Fact: Only one routine childhood vaccine still contains mercury, and it’s in a form that was never harmful anyway.

Antivax Myth: Vaccines contain toxic mercuryWhy the Myth Exists

Thimerosal (A.K.A. thiomersal) is a mercury-containing preservative used in multi-dose vials of vaccines. Using the concept of the precautionary principle, and in order to increase public confidence in the safety of vaccines, the U.S. Public Health Service, Centers for Disease Control, and American Academy of Pediatrics determined that thimerosal should be removed from all childhood vaccines.

This instead led some parents to suspect that thimerosal was a cause of autism.

Variations on this Myth

  • Thimerosal causes autism.
  • Mercury of any kind and dosage is harmful to humans.
  • Vaccinated children need to undergo a therapy called chelation to remove mercury.

Examples Found Online

The Real Deal: What the Evidence Shows

Most childhood vaccines never contained any form of mercury. The form of mercury that was used in some vaccines (hepatitis B, DTaP, and Hib) was ethylmercury, as opposed to methylmercury.

Methylmercury is indeed a significant health and environmental concern. Large quantities of it can be toxic to our nervous systems. But it is everywhere in the environment. We are exposed to it in minute quantities every day. If it enters the body, it is excreted back out slowly. It has been known to bioaccumulate—that is, it is absorbed by the body at a faster rate than it is lost. This is the compound we want to avoid in the excessive consumption of certain fish species. However, in tiny quantities it is found even in breast milk and is not harmful at that rate.

Ethylmercury is the only form of mercury that has ever been been associated with vaccines. Once thimerosal is injected into the body, it rapidly dissociates (breaks down) into ethylmercury and thiosalicylate. Ethylmercury is excreted from the brain, blood, and body much more quickly than methylmercury. It does not bioaccumulate like methymercury does. Thimerosal is also used as a preservative in tattoo ink.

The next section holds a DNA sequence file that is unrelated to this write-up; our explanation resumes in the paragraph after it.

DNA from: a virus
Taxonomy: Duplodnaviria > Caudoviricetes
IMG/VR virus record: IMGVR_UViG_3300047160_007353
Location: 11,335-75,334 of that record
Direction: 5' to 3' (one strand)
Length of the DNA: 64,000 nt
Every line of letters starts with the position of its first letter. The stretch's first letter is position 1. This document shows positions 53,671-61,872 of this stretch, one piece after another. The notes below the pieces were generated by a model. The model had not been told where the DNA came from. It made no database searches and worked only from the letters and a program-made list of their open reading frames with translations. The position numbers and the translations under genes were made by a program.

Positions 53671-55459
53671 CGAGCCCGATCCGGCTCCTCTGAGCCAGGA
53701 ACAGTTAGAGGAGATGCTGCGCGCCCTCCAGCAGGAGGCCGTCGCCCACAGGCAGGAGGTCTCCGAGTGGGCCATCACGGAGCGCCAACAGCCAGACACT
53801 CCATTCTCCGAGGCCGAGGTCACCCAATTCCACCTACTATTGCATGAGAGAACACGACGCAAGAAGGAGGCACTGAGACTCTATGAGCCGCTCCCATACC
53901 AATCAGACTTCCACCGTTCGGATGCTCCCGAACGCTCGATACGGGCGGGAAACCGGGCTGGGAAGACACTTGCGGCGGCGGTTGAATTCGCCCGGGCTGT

Thimerosal helps prevent the growth of bacteria and fungi in vials of vaccines that are used for multiple doses. These infectious agents can cause severe disease and sometimes death. The ethylmercury that was an is included in some vaccines is in very tiny quantities, which even a newborn can metabolize and excrete in full quickly. Its sole ill effect is minor redness or swelling at the injection site.

The precautionary principle is the idea that there is no harm in exercising caution even if it later turns out to be unnecessary. In this case, the concept backfired because instead of increasing public confidence, the actions taken implied that vaccines were somehow dangerous.

Thimerosal has been removed from all routine childhood vaccines in the United States since 2001, except for multi-dose inactivated-virus preparations for influenza. Thimerosal-free versions of the influenza vaccine are available.

The removal of thimerosal from vaccines was done in the absence of data showing harm. At the time, no studies had shown any toxicity created by the ethylmercury exposure from multiple vaccines. However, there had been research for decades showing its safety.

Now more data is in. Numerous studies across multiple countries have demonstrated that the chances of developing autism is the same in children who have or have not been given vaccines containing thimerosal. Three studies have found that thimerosal in vaccines didn’t cause any hint of mercury toxicity. The signs of autism are significantly different from the signs of mercury toxicity.

Celation therapy is used in cases of true heavy metal toxicity. It is a risky procedure that should only be done by qualified medical personnel. It is never an appropriate therapy for autism nor for so-called detox after vaccination.

Vaccines do not cause autism.


“Is There Mercury in Vaccines?” [2:50]

Paul A. Offit, MD, explains the different types of mercury and how they are processed in the human body. He also discusses which commonly recommended infant vaccines still contain mercury-associated preservatives.

References and Further Reading


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